How SMEs can emerge as the victor in today’s war for talent

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Singapore now has one of its tightest labour markets in recent history. As the labour market rebounds from the pandemic, job vacancies hit a record high in the first quarter of 2022, with positions coming from growth sectors such as financial services, information and communications, public administration and education, and professional services.

Human capital is one of Singapore's most important resources, so it is particularly important for companies to attract and retain top talent. However, reports on the high demand for talent and companies adjusting salaries and beefing up benefits as part of talent retention efforts, underscore just how difficult hiring has become.

LinkedIn's recent Jobs on the Rise report shows that 7 out of 10 workers in Singapore are considering a new opportunity in 2022, as they seek career fulfilment and start to rethink their career goals.

Hiring to only get more challenging

Despite the ongoing labour market churn, the proportion of job vacancies that remain unfilled increased from 27 per cent in 2020 to 35 per cent last year, according to data from the Ministry of Manpower.

Employers are taking longer to fill positions, citing skill shortages and a mismatch in work experience as key reasons why they find it difficult to hire. They are looking for help to find and hire the right talent, and it is evident in the skyrocketing demand for recruiters or talent acquisition specialists.

New data from LinkedIn shows the changing demand for recruiters in Singapore since the pandemic. It reveals that demand for recruiters hit a new peak in January 2022, at nearly 5 times the 2019 benchmark.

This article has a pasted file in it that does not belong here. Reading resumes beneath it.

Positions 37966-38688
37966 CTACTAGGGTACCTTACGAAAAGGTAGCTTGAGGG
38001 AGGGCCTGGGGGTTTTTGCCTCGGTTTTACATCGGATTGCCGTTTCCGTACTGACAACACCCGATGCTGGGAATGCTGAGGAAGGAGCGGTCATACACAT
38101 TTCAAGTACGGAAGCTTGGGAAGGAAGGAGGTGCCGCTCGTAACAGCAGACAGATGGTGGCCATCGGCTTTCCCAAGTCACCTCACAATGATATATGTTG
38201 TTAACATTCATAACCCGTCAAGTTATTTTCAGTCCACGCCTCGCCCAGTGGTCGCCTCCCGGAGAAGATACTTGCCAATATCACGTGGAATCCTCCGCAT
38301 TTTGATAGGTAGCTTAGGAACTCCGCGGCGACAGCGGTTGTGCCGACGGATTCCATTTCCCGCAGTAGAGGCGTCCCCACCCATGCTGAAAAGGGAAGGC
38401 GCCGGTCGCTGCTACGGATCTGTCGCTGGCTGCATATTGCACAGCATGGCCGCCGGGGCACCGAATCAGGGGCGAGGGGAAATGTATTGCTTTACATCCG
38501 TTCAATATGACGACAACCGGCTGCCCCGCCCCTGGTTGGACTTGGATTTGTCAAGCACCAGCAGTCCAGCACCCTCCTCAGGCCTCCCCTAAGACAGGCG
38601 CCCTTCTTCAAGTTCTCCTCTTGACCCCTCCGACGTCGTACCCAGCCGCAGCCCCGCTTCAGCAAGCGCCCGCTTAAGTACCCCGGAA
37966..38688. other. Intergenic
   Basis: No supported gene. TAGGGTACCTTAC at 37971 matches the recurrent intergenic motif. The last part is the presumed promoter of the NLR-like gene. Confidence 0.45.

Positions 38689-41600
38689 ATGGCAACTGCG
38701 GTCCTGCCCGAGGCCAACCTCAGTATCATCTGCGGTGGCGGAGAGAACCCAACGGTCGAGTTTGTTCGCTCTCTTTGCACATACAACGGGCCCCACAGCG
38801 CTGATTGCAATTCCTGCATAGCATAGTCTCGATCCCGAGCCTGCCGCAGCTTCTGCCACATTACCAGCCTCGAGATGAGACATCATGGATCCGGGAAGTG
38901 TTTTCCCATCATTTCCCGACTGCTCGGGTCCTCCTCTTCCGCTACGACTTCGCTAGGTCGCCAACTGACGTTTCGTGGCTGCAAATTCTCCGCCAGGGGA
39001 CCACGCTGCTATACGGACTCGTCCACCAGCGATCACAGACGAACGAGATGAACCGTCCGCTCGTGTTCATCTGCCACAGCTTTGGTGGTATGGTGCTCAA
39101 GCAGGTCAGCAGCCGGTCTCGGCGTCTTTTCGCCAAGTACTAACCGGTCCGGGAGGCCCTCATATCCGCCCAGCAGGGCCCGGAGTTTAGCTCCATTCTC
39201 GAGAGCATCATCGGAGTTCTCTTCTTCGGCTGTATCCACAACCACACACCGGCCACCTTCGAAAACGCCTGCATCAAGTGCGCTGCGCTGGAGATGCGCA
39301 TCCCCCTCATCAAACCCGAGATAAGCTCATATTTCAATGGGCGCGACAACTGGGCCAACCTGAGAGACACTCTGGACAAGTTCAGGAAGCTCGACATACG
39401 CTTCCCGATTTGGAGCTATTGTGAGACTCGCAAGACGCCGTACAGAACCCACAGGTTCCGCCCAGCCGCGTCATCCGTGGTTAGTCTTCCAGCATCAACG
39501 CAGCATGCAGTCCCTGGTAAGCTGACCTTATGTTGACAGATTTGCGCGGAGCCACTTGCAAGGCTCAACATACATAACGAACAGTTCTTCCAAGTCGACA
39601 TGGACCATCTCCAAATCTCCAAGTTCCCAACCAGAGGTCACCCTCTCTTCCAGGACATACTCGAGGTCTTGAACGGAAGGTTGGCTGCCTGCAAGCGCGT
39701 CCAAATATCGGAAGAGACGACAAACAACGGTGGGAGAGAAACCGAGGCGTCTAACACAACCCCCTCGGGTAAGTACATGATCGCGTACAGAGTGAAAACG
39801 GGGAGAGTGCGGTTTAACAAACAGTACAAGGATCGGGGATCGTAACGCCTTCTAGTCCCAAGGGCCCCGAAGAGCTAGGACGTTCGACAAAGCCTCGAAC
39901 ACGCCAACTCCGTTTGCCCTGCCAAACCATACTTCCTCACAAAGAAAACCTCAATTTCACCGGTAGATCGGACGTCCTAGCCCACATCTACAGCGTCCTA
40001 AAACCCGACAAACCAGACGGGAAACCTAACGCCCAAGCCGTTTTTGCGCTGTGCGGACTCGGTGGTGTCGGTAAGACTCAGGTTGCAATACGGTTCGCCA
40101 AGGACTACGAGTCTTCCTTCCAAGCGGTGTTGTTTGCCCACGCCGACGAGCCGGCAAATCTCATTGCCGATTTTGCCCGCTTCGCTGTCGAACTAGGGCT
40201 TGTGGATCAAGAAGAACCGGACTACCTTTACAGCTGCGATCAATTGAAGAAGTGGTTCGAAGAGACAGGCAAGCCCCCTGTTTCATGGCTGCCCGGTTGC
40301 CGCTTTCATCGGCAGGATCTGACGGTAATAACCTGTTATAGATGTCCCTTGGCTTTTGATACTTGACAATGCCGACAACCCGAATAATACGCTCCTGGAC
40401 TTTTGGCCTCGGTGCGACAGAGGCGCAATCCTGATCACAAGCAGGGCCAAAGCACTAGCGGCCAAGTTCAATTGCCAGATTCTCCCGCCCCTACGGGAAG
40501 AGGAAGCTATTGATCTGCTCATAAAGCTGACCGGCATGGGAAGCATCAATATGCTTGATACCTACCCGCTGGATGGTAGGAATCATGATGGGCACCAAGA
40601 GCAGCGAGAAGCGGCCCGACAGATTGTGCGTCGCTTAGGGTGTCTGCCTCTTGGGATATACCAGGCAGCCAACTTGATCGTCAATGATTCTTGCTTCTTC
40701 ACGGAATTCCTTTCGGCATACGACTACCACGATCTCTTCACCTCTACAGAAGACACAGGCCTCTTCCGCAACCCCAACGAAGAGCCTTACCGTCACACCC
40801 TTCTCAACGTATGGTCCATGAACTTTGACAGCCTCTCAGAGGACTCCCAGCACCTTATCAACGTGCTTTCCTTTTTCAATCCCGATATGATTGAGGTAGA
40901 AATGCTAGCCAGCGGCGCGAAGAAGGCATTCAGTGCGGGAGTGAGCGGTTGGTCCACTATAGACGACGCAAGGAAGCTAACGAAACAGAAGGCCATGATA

This is an incredible jump considering that the demand for recruiters in May 2020 fell sharply to 29 per cent of pre-pandemic levels. While the demand for recruiters has slowly stabilised, it continues to remain high - at almost three times the 2019 benchmark as of April this year.

This high demand for recruiters is not unique to Singapore. LinkedIn's data also shows similar trends globally - as of April 2022, demand for recruiters was nearly four times higher than pre-pandemic levels in January 2019, and 11 times higher than May 2020 when the demand for recruiters dropped to 34 per cent of that same benchmark. This reflects not only the tight labour market, but also how challenging hiring has become for employers and hiring managers around the world.

Even though small and medium-sized enterprises (SMEs) make up 99 per cent of all enterprises here and account for 72 per cent of employment as of 2020, the fact remains that they still need to compete with multinationals and bigger, more renowned brands with deeper pockets when it comes to attracting and retaining talent. SMEs therefore need to adopt a more agile approach based on hiring for skills and potential, and provide better opportunities for growth and advancement.

Hunt for the right talent

SMEs will need to adapt their hiring strategies to today's modern workforce. It is recommended they adopt a skills-based or skills-first hiring approach. This means taking a more holistic lens by focusing on an applicant's skill sets and how they match or can be transferred to the role, as opposed to considering only traditional qualifiers like degrees, job titles, and years of experience.